The behaviour of rock stars is never predictable. And the behaviour of ageing rock stars is even less predictable. In the past month we’ve seen Bono and The Edge from U2 reveal details of a Spider-Man musical featuring their own music and lyrics, while both Iggy Pop and Alice Cooper have decided to start advertising for insurance companies. Is this what we want from our once edgy and controversial idols? Granted, that the only thing edgy about the Edge is his name, but Iggy Pop selling insurance? Iggy Pop is a man who made his name vomiting, injecting heroin and rolling around in glass on stage, representing the immortality of youth, now urging us to protect our future in case we get crushed by a bus.

The ageing rock star has become a typical feature of modern culture, clinging onto their fame with only past glories to support them and deluded in their attempts for further success. It is inevitable that the ripe, young rock stars we have today will one day pass their sell-by-date and soon become part of the ‘ageing rock star’ contingent, doomed to embarrass themselves and tarnish their past work, unless of course they die before this can happen. We should prepare ourselves for the possibility that in the not-too-distant future we could be seeing Amy Winehouse telling us how to spend our pensions- in the world of the ageing rock star, it seems anything, apart from credibility, is possible.

The failure of our Pop’s and our Cooper’s to retain their integrity while being able to ride public transport for free highlights the harsh truth- what to do now that the fans that made them famous could now, perhaps, be six feet under, leaving them with a whole new generation of fans to win over. Obviously the smart thing to do would be to stop releasing records and call it a day, content with the work that they’ve done, or better still, reject money-grabbing advertising campaigns in attempts for publicity. But the common-sense approach never seems to come easily to our rock stars. Countless numbers of them have succumbed to the pressures of trying to remain relevant and have only embarrassed themselves. By refusing to accept their sagging skin, increasing waists and receding hairlines with grace and dignity, our ageing rock stars are making a mistake in trying to fool their audience that they are still the same thing that they were 20 years ago, which they are quite clearly not. Rod Stewart, who continues to pout and gyrate his hips at 64, exemplifies this. I hope I don’t come across as ageist, as I am all for people continuing to do what they enjoy, regardless of age, but in the case of Rod, perhaps its time he swapped the leopard-print pants for some comfy elasticised long-johns and started to enjoy the benefits of old age.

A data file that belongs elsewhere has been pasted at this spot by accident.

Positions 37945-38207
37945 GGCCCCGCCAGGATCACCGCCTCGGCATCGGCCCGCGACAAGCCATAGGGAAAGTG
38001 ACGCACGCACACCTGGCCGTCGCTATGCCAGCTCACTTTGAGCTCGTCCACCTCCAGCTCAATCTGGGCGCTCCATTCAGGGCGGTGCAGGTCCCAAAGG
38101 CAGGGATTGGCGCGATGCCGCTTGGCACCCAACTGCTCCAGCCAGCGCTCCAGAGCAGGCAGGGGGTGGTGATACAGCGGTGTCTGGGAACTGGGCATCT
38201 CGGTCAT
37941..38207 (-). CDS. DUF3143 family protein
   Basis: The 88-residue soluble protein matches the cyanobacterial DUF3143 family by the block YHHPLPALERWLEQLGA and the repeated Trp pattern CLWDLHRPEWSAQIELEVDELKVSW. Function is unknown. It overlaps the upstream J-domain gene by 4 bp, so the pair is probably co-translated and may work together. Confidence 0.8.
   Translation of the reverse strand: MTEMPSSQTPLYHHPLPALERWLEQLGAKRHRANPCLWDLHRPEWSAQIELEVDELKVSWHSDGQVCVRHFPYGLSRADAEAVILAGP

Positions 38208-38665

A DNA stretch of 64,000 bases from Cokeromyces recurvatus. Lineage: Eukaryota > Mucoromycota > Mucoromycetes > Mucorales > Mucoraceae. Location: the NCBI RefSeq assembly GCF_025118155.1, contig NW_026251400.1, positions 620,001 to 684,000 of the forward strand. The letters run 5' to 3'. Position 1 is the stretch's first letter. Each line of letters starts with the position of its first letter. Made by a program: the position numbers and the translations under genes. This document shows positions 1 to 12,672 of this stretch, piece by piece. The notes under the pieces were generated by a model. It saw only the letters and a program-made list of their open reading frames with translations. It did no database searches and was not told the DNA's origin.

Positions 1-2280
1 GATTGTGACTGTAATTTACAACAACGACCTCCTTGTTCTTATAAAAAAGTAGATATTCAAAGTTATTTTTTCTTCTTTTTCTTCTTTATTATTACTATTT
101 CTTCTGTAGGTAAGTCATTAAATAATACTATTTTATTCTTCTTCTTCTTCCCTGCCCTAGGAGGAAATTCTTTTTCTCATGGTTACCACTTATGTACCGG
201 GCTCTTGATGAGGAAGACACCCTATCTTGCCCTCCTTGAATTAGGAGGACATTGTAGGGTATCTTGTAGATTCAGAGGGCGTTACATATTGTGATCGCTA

But rock doesn’t have to be just a young guns game. However, only when an ageing rock star admits that they are ageing, and not a ‘young gun’ anymore, will they be treated seriously. These rare self-confessed ‘ageing-rockers’, who have defied the stereotype, include Bruce Springsteen, Bob Dylan and David Bowie. By accepting that they are growing old, these artists have evolved with the times, conscious of the fact that in order to avoid the rock and roll knife you must remain relevant to each new generation, no matter how old you are. These artists, somehow, have achieved this, which only goes to further prove their genius. The Rolling Stones too, although far from accepting their age, are not wholly embarrassing on account of the fact that they haven’t seemed to have changed at all since the 60s, and most people are genuinely shocked and impressed by the fact that they are still breathing, let alone on performing stage.

Unfortunately, the only way our rock stars can realistically guarantee an ever lasting, un-tainted musical legacy is to die. Although probably the least appealing of options, the proof is in the pudding: only the very brave critics badmouth the likes of Buckley, Curtis, Cobain or Hendrix. These artists are remembered in rock history for the thing that they should be remembered for- the great music that they left behind. This is because, for good or for bad, the artists didn’t live long enough to taint their musical legacy. Who can say that if Kurt Cobain weren’t alive today he wouldn’t be advertising cereal, or that Ian Curtis wouldn’t be doing duets with Alexandra Burke? It is a hard decision to make as to which I’d prefer, the artist alive and well but with no musical integrity, or tragically dead but with their music safe from the threat of being tarnished. But this is not the point. The point is what the ageing rock stars we have today and the ones we will have in the future should do to avoid the label of an ex-rocker. For the answer to this, ask Bruce, Bob, or David. Just don’t ask Iggy, unless you want to talk about insurance.